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Print 33 comment(s) - last by Tony Swash.. on Aug 12 at 3:40 AM


Google stands accused of using its Android smart phone market giant to crush the competition.  (Source: AP Photo)
Is Google abusing its dominant position to proselytize its services?

The world's most popular smartphone operating system, Google Inc.'s (GOOG) Android OS, can't seem to catch a break these days.  If its not being attacked in court [1][2][3][4][5by rival smartphone maker Apple, Inc. (AAPL) whose looking to forcibly remove its products from market [1][2] with lawsuits, it's being probed by antitrust investigators.

The U.S. Federal Trade Commission on Wednesday issued long awaited subpoenas.  For those of you who aren't lawyers and haven't been dragged through a major court case, a "subpoena" is a government demand for testimony or evidence.  Failure to give the requested information can result in criminal and/or civil penalties.

The fact that the U.S. government has issued subpoenas shows that it's getting serious about its investigation of Google.  A Google spokeswoman seemed nonchalant, commenting, "We understand that with success comes scrutiny. We're happy to answer any questions they have about our business."

But for all the cheer, the move is a major concern for Google.

Several small smartphone service providers have claimed that Google applied pressure to its hardware partners to boot their products off their smartphones, in favor of Google's rival services.  In and of itself, that might not be illegal were, Google not by far the industry's most dominant player in sales.  Android is reportedly outselling the next closest company, Apple, 5-to-2 in recent figures.  Thus if Google is found guilty of the allegations, it could face stiff penalties for violating antitrust laws.

Other allegations against Google include reports that it stole data from other services, such as reviews site Yelp and used it to bolster its own offerings.  And Google also stands of artificially boosting its services above competitors' in the results from its search engine -- the most used search engine on the planet.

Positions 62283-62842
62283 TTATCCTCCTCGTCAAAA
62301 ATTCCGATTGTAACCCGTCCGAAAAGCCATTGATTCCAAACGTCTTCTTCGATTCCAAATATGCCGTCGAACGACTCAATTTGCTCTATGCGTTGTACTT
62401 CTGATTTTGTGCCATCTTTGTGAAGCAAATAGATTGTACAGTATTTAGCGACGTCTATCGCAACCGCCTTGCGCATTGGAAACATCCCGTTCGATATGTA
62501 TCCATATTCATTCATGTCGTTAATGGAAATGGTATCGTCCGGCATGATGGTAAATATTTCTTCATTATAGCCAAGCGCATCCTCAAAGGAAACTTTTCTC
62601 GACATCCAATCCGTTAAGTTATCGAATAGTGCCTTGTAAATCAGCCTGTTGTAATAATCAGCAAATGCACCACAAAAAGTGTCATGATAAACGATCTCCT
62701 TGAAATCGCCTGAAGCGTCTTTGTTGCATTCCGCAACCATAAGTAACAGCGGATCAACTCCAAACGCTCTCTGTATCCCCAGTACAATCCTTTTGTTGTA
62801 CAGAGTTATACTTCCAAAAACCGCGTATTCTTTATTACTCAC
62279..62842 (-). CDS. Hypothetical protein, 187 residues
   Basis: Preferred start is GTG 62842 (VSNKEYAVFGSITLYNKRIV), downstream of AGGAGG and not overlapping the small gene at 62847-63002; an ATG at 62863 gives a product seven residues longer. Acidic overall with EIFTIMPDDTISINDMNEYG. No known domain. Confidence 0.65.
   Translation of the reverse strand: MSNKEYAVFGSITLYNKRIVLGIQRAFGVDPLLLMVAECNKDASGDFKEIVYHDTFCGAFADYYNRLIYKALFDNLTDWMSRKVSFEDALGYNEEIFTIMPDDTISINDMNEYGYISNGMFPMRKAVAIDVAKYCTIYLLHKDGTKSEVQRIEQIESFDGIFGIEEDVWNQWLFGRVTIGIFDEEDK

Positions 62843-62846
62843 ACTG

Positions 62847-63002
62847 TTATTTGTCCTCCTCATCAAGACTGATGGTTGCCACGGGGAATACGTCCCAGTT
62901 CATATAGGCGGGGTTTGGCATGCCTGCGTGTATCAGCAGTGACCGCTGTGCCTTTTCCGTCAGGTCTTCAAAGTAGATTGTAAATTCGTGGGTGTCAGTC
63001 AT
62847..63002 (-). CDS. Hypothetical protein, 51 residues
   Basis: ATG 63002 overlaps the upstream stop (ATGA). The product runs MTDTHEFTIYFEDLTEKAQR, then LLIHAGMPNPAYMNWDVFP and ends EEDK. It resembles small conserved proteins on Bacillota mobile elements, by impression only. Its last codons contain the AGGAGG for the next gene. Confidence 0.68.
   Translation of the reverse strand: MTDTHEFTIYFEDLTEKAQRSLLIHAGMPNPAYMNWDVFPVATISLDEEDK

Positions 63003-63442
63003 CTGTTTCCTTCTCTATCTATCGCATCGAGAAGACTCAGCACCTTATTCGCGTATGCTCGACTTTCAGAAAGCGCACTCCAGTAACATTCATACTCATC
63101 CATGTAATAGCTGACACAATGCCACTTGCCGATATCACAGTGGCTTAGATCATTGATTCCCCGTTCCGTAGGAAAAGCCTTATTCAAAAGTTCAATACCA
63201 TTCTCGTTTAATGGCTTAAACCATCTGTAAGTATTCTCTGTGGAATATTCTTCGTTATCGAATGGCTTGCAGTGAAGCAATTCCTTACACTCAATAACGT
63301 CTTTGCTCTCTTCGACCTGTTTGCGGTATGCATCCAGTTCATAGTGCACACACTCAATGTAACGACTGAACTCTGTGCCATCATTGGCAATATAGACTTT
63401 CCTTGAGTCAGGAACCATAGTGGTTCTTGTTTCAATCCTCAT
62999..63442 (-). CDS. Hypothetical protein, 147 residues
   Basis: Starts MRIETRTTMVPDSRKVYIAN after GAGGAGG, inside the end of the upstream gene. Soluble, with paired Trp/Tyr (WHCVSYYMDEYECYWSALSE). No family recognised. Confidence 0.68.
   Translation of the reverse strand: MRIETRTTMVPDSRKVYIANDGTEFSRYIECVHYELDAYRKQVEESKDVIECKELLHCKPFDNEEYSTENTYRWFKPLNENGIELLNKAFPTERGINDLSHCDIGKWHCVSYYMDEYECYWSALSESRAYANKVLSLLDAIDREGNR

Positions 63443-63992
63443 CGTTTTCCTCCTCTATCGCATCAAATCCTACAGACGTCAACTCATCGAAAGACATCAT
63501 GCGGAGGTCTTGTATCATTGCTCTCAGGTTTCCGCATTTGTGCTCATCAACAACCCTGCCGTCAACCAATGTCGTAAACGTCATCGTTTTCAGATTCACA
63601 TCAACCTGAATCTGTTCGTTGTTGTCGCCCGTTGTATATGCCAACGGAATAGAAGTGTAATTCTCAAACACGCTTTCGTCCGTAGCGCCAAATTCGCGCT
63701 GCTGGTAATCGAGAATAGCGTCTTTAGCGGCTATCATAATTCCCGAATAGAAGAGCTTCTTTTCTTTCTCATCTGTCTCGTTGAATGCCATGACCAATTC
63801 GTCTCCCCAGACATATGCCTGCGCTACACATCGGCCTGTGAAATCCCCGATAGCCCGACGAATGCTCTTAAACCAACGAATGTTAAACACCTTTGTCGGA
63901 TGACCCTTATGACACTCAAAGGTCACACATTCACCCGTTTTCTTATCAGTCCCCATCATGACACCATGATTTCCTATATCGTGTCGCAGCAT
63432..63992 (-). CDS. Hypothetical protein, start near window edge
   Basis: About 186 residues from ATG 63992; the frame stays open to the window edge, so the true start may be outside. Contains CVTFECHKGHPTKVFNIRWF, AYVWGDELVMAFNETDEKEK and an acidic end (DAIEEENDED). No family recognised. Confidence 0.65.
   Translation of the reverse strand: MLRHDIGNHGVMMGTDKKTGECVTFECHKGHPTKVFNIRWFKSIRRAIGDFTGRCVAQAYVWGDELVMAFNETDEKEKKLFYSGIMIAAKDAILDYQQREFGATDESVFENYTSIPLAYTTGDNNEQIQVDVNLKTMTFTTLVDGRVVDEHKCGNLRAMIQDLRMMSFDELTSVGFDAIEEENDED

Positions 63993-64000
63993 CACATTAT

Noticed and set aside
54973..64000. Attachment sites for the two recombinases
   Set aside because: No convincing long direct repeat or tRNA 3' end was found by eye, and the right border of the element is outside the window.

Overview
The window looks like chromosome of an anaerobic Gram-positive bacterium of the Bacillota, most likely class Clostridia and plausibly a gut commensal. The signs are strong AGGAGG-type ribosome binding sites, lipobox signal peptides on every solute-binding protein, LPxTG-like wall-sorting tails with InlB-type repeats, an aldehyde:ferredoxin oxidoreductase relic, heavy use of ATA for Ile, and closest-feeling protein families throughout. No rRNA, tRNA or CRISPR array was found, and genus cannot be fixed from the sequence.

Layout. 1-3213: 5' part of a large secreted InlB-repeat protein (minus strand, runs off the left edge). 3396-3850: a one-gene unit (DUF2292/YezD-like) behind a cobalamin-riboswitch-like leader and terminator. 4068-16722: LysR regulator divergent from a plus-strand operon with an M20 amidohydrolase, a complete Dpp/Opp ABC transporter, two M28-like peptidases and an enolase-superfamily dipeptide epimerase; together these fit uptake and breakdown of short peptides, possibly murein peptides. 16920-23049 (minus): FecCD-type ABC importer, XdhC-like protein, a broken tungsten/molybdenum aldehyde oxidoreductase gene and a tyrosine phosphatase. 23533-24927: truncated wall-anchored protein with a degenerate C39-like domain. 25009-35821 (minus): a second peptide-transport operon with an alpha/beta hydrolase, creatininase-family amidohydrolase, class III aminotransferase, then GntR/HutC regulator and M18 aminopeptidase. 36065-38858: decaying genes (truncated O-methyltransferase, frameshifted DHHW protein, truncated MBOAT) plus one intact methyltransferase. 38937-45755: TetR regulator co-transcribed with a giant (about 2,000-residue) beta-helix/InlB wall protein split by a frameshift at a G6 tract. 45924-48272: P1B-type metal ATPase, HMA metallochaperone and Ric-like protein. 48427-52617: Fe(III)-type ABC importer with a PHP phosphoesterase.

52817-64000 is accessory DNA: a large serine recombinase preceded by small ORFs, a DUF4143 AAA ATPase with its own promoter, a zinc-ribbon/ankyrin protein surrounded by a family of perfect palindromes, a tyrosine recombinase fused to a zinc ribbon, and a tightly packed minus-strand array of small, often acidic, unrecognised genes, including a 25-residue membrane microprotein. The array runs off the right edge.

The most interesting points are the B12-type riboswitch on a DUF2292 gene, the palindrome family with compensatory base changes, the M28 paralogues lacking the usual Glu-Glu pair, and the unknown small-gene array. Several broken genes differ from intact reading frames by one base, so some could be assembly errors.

The issue of the subpoenas was first reported by The Wall Street Journal.  Even if Google can beat the antitrust rap in the U.S. it faces similar accusations in Europe, a place known for its strict antitrust laws [1][2].  

Google has set aside $500M USD in cash to cover possible antitrust penalties.  The question is whether that will be close to enough.



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RE: Where is Google going?
By Tony Swash on 8/11/2011 1:54:39 PM , Rating: 1
I see some interesting responses to my comment but none address my key question. The question was not is Android a good thing, is it good for handset makers, is it good for consumers. The question is: is Android good for Google? And if it is - how?

As far as I can see even if every smart phone on the planet was Android, iPhone and WP7 crushed, it still wouldn't generate extra revenue for Google. It wouldn't solve Google's strategic problems with the post PC world. Google actually makes more per capita per iOS user than per Android user but both rates of revenue are much lower than per desktop user. So if in five years the web is the mobile device web and not the desktop web then Android will do nothing about solving the revenue resulting problems that that will cause Google.


RE: Where is Google going?
By AmbroseAthan on 8/11/2011 4:18:06 PM , Rating: 2
This was some good commentary on Android's purpose and business sense:

http://abovethecrowd.com/2011/03/24/freight-train-...

And here is some of the money analysis:

http://searchenginewatch.com/article/2050037/Andro...


RE: Where is Google going?
By sprockkets on 8/11/2011 7:55:51 PM , Rating: 2
Dude, you aren't asking a question - you are posting a bunch of rhetorical nonsense meant to be posed as a question but with the effect of FUD. I see through it, and so do others.

You aren't genuinely asking for an answer, but if you were, the one you need is

GFY!


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